- No risk of lost luggage – Our trip to the US was tightly scheduled with only 2 nights in most locations, plus it was during peak travelling time over Christmas and New Year. We simply did not have time for our luggage to fail to appear.
- Changes are welcome – We are easily able to switch planes or transport type as we have everything with us. This happened on our flight from LA to Washington DC. We ended up on a different plane, heading towards a different Washington airport from that on our itinerary. But, upon arrival everything was rosy, as it was a short train trip to our hotel, versus the A$150 transfer that it would have cost from the other airport. Plus, we were 90 minutes earlier and had all our items with us. Win.
- Independence – Travelling in Europe means a lot of cobblestones and many flights of stairs. With smaller, lighter bags, even the kids can manage their own stuff up and down the flights of stairs. This is a major benefit, as it means we can stay in Youth hostels and apartments and not need to rely on a lift (which is often non-existent).
>>Get started with our first timer’s guide to traveling carry-on only.
You carry your winter coats, right?
Yes, they are with us, but they are packed. For flights, our down jackets squash small and are in the bag. For domestic travel (trains, buses, other flights) we mostly wear the jackets as they are needed either on board or as soon as we get off.
But what about souvenirs? On the way back do you check-in?
Yes, we buy souvenirs. But no, we do not check-in on the way back! We are selective about what we purchase, but do not miss out. The main lesson we are teaching our children is that life experiences are more important than stuff. They still buy things and we do too. We just ensure any items purchased can fit in our small bags. We have found that when we really ask ourselves “Will we still love this when we get home? Will we use it?”, often the answer is no, and so the item stays in the shop and does not join us. This is hard in museum shops (I love them!) but a realistic approach and it works.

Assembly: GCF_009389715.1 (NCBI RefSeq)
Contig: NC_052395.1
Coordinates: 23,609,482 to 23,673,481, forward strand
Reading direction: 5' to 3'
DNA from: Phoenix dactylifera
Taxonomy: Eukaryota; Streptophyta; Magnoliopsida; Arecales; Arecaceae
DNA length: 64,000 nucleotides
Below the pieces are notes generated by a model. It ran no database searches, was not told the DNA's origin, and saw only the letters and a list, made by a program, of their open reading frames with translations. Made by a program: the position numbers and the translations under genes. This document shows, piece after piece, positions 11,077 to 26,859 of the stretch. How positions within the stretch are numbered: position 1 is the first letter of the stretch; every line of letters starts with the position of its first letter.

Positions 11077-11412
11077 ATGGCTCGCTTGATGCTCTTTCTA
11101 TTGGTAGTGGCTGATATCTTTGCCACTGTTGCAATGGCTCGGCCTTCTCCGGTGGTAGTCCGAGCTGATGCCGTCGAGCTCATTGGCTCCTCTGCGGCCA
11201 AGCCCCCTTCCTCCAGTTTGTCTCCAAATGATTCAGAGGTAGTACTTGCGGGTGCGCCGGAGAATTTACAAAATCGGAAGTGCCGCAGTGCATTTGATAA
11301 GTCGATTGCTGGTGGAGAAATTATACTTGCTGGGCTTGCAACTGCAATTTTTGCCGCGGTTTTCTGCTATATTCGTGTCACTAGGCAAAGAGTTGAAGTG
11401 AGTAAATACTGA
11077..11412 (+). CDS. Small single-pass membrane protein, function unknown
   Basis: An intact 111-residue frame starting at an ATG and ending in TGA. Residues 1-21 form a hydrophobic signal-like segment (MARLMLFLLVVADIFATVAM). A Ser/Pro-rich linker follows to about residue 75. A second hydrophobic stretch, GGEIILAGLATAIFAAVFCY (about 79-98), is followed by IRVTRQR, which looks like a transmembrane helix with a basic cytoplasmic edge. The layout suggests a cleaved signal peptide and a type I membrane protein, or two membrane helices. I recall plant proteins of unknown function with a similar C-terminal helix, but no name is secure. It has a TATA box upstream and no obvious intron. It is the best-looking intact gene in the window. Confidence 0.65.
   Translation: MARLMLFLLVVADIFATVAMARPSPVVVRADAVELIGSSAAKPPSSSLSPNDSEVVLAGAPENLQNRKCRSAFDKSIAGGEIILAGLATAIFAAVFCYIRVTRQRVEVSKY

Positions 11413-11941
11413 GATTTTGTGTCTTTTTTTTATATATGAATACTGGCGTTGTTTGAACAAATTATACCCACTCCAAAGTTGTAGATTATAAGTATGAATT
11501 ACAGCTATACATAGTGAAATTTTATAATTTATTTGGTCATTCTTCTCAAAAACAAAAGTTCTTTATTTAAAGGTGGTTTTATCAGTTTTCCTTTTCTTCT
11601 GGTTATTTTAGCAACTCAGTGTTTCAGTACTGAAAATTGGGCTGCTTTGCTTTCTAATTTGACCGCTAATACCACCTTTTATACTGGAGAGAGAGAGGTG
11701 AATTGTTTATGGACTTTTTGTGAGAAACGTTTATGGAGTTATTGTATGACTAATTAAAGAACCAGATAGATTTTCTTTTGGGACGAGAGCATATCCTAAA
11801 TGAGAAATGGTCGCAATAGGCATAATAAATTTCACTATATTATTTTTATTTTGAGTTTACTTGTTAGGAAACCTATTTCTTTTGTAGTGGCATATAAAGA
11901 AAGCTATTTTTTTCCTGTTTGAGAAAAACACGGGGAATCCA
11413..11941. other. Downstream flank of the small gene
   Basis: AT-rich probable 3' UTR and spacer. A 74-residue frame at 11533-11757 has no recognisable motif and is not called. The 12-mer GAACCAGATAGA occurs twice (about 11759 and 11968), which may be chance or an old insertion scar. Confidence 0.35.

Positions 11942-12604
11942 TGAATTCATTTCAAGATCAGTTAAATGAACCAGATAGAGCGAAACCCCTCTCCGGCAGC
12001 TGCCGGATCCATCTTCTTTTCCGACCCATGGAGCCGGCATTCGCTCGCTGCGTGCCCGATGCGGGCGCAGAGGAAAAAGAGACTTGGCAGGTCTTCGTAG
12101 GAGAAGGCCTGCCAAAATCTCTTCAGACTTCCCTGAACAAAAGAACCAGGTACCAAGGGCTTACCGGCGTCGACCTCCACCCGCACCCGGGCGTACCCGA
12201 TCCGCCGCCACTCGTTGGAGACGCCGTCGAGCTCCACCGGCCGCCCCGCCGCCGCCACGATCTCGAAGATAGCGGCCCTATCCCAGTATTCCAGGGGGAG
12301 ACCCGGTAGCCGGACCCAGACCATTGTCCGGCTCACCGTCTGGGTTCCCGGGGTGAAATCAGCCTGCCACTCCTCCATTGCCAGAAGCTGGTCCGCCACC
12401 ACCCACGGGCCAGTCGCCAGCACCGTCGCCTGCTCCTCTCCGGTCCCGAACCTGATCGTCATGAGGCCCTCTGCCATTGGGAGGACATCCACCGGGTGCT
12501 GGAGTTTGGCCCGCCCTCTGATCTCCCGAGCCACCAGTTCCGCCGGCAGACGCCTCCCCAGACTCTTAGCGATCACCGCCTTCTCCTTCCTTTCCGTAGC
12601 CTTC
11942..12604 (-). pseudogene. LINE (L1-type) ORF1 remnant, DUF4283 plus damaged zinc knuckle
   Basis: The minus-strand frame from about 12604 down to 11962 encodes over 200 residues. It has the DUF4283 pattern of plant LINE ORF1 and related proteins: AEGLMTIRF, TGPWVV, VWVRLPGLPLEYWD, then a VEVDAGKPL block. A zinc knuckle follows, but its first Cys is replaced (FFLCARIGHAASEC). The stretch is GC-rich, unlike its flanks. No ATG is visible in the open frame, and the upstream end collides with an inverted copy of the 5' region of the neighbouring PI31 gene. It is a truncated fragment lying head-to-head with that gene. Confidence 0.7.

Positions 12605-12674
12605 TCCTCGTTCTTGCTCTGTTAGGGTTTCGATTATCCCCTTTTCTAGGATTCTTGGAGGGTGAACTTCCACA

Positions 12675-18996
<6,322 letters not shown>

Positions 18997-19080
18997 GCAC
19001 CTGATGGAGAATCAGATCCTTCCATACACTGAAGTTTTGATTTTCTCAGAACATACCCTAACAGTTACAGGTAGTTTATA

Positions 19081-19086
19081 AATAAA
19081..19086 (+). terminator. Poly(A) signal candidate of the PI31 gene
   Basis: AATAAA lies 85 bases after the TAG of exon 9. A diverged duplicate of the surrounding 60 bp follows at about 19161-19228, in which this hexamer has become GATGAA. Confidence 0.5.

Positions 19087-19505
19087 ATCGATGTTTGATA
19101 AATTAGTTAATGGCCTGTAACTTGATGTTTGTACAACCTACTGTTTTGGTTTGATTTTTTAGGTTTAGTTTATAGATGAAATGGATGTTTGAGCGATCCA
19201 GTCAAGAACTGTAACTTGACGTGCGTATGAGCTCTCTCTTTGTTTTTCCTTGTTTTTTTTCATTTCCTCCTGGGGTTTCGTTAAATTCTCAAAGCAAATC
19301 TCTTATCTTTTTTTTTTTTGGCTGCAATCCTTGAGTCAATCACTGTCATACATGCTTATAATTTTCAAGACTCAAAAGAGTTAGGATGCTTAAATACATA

I will say that on our trip to the U.S. the boys bought a LOT of Lego, as we’d been to LEGOLAND California, and Lego is their thing. But, they were able to carry on even very large boxes as their “personal item” because they had only one small bag, and their coats were packed (see above). Another win!
>>Read more about how to bring home souvenirs.
So there you have it. We are now a family who love to travel light. We have progressively been packing less on each trip. Fewer items mean less stress. Next trip, we are aiming for even lighter…!
As Antoine De St. Exupery said, “He who would travel happily must travel light”. And that is so true.
About the author: Rowena is a Life Coach and aspiring writer, and was bitten by the travel bug early with her first round-the-world trip at age eleven. Since then she has travelled to attend school in the US, lived and worked in the UK, travelled through Europe, and in Africa. Rowena is based in Sydney, Australia, where she lives with her husband and two boys. She loves planning family travel and is ensuring her boys are also bitten by the travel bug. You can read more about her on her website, or on Instagram, Facebook and Twitter.